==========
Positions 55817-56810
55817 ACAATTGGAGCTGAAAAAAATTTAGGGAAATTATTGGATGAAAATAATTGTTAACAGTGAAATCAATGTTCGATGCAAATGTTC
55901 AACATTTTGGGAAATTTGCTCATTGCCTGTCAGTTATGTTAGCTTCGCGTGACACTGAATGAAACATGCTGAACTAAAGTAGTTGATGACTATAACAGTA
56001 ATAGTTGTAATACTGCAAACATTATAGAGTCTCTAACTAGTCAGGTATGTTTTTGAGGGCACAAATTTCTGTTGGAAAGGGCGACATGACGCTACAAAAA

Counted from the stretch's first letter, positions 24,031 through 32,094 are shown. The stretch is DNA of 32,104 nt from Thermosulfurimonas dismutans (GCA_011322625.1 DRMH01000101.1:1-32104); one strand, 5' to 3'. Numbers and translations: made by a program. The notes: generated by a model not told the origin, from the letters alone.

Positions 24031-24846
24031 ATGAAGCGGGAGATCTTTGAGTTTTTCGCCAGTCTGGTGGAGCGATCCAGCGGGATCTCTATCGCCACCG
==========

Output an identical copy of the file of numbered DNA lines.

Positions 55817-56810
55817 ACAATTGGAGCTGAAAAAAATTTAGGGAAATTATTGGATGAAAATAATTGTTAACAGTGAAATCAATGTTCGATGCAAATGTTC
55901 AACATTTTGGGAAATTTGCTCATTGCCTGTCAGTTATGTTAGCTTCGCGTGACACTGAATGAAACATGCTGAACTAAAGTAGTTGATGACTATAACAGTA
56001 ATAGTTGTAATACTGCAAACATTATAGAGTCTCTAACTAGTCAGGTATGTTTTTGAGGGCACAAATTTCTGTTGGAAAGGGCGACATGACGCTACAAAAA

Counted from the stretch's first letter, positions 24,031 through 32,094 are shown. The stretch is DNA of 32,104 nt from Thermosulfurimonas dismutans (GCA_011322625.1 DRMH01000101.1:1-32104); one strand, 5' to 3'. Numbers and translations: made by a program. The notes: generated by a model not told the origin, from the letters alone.

Positions 24031-24846
24031 ATGAAGCGGGAGATCTTTGAGTTTTTCGCCAGTCTGGTGGAGCGATCCAGCGGGATCTCTATCGCCACCG